PROOF OF FOREIGN LAW. Foreign law is said to be a question of fact. According to the sounder theory, this does not mean that it is a question for the jury; it means that the court is not bound to know foreign law, and may demand evidence concerning it.

EXCEPTIONS TO PREVIOUS GENERAL RULES. To all the above rules there is a series of exceptions.

FOREIGN JUDGMENTS. A foreign judgment is recognized as conclusive on the facts and on the law when it is a final judgment on the merits of the case by a competent court, i.e. by a court having jurisdiction. Whether the foreign court had jurisdiction is, however, a question which the domestic court will investigate, and will decide on principles of general jurisprudence, i.e. according to its own view of those principles.

Consult: Story, Commentaries on the Conflict of Laws (8th ed., edited by Bigelow, Boston 1883); Wharton, Treatise on the Conflict of Laws: or, Private International Law, Including a Comparative View of Anglo-American, Roman, German, and French Jurisprudence (2d ed., Rochester, 1905); Westlake, Treatise on Private International Law (3d ed., London, 1890); Dicey, A Digest of the Law of England with Reference to the Conflict of Laws, American notes by J. B. Moore (Boston, 1896). Two valuable German treatises-those of Savigny and Bar-have been translated into English, the former by Guthrie, under the title Private International Law (2d ed., Edinburgh. 1880), the latter by Gillespie, under the title International Law, Private and Criminal (Boston, 1883).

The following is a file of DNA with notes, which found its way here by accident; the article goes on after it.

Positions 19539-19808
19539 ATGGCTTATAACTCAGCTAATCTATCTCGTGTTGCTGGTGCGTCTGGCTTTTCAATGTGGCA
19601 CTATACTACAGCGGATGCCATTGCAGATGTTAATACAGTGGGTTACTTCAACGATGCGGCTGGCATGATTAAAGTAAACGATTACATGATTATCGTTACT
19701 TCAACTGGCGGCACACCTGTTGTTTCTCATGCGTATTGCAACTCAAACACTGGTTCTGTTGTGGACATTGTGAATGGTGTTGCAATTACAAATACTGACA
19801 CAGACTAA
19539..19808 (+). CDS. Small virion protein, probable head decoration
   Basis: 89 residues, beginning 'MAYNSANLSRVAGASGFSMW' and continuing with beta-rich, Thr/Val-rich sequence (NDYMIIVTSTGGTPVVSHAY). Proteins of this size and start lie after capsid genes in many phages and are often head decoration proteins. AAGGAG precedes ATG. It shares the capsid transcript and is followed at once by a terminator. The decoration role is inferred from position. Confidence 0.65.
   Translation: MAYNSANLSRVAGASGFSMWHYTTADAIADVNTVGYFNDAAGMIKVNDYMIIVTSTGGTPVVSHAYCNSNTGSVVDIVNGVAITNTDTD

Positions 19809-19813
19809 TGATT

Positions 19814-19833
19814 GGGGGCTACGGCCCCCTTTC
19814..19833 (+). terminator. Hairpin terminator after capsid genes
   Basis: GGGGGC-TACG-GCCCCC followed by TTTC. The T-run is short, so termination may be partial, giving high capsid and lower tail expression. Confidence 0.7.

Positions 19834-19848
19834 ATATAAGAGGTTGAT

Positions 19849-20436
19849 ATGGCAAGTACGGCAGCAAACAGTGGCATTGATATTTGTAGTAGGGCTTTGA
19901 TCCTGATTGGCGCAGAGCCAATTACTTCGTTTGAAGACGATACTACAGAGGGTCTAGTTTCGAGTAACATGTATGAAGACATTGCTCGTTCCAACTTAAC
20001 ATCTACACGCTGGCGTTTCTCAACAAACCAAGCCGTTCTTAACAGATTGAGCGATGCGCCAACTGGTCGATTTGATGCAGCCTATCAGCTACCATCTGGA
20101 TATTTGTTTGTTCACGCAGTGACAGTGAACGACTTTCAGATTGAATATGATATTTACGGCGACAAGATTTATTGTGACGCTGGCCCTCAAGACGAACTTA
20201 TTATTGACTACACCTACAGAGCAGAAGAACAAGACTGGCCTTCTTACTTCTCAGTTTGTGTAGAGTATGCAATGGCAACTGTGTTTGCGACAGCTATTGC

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CONFUCIUS, kon-fu'shi-us (Latinized form of Chinese Kung-fu-tze, the Master Kung) (c.551-478 B.C.). The most famous of all the sages of China. He was born in the State of Lu in the province which is now called Shan-tung. His lineage is traced by native tradition to Hang Ti, one of the early mythical rulers of China, although Confucius himself was the son of a soldier, Kung Shuh-Liang Heh, who was in command of the District of Chow. When a very old man, Heh wedded Chang Tsai in 552, and about a year later had as a son the future sage. When Confucius was but three years old, he lost his